Okay, so I broke down and watched Iron Fist on my sick day. First, I have to say I loved the first season of Daredevil and Luke Cage, and while I wasn’t as crazy about season 2 of DD or Jessica Jones, they were good, although both would have been better if they were one or two episodes shorter. The thing with Iron Fist is it plods along for a long time. There’s large sections where I’m not sure anything important to the story happens and there are lots of parts to the story that I’m not convinced were fleshed out either. I’m reminded of a years ago, when Dragon: The Bruce Lee Story came out. I think it was Roger Ebert in his video review (not the written review) lamented that there were too many scripts these days that were being rushed and being made without being fully revised. Iron Fist, I think, fits into that category. So that being said, I’m glad there wasn’t an Asian American playing the Fist, which also would have been a convenient excuse for the lackluster reception it’s received. Now, people just have to deal with the fact that it was kind of boring. I was disappointed in the choreography. The pacing seemed to be a step slower that what we saw in DD, although I did like the Fist special effect.
I also didn’t quite like Danny Rand. He seemed more hipster dufus, luckily bumbling into positive outcomes than contributing to them. We’re kind of informed about 2/3’s of the way that he’s probably not completed his training (kind of an important fact) and I’m not convinced that he’s actually that bright. Yes, one could make the argument for impulsive and reckless, but he never sees anything coming. Ever. And then has a hard time dealing with the fact that he just got screwed. While his three fellow Defenders all had issues, there was a sense of their hard-earned competence showing. Danny doesn’t have that. He’s a man-child who’s hopelessly in over his head. And that is a disappointment.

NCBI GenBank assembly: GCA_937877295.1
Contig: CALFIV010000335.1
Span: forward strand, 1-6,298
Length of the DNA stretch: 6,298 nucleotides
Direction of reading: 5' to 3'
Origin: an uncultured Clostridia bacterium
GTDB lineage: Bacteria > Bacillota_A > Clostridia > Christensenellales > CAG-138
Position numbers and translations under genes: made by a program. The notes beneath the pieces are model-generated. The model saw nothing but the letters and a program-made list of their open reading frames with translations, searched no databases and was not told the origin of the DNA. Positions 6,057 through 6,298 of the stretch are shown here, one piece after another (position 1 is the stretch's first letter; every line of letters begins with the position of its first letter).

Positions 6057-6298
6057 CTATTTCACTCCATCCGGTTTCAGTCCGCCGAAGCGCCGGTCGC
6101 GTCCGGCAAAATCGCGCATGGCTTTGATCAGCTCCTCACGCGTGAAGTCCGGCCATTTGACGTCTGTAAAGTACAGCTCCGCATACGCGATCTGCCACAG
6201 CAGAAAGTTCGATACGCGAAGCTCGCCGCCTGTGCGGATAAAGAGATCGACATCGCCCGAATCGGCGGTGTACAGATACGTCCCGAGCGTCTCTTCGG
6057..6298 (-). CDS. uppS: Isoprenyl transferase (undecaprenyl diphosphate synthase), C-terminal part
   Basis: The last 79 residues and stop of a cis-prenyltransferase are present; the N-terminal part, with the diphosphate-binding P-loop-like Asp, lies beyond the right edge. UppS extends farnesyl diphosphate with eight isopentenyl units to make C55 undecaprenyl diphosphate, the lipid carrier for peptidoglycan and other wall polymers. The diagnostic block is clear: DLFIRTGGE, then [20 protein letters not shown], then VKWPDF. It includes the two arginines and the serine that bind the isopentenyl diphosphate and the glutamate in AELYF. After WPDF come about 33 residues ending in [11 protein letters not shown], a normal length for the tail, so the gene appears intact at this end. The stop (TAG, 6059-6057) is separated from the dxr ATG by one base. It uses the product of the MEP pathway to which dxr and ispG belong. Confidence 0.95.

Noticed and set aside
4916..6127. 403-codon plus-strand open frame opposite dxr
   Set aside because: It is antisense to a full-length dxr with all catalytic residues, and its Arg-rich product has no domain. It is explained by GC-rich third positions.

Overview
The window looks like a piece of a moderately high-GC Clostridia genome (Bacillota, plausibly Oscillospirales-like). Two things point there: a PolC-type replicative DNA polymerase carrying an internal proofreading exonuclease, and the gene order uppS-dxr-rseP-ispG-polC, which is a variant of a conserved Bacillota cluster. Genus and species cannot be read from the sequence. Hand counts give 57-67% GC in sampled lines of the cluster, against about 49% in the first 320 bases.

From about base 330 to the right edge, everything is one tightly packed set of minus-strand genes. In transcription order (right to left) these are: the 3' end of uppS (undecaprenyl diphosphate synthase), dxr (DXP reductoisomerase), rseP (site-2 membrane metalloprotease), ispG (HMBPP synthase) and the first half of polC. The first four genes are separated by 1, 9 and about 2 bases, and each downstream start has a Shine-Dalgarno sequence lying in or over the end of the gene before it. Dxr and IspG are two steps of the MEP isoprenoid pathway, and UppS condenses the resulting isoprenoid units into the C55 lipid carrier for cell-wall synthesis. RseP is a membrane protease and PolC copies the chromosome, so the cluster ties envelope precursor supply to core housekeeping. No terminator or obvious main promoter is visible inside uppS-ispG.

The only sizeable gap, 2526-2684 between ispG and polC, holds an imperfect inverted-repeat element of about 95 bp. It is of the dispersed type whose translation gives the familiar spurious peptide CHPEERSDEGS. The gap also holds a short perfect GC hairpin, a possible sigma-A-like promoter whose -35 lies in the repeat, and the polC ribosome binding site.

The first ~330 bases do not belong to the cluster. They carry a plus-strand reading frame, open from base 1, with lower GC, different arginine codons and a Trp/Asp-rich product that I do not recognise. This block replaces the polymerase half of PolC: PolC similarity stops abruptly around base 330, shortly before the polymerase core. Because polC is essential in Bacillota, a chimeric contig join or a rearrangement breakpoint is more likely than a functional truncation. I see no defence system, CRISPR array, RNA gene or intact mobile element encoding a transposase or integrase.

On a different track, I did see The Flash “Duet” episode. And while that episode had some serious plot holes and problems, the episode was a clinic on bolstering your strengths in spite of the weaknesses to give a well-paced, satisfying, and uplifting performance. All this while integrating two shows’ cast of characters, many of whom have not met each other before. After schooling the DCEU last year, I’m wondering if Supergirl & the Flash aren’t giving the Marvel Netflix bunch a little nudge now.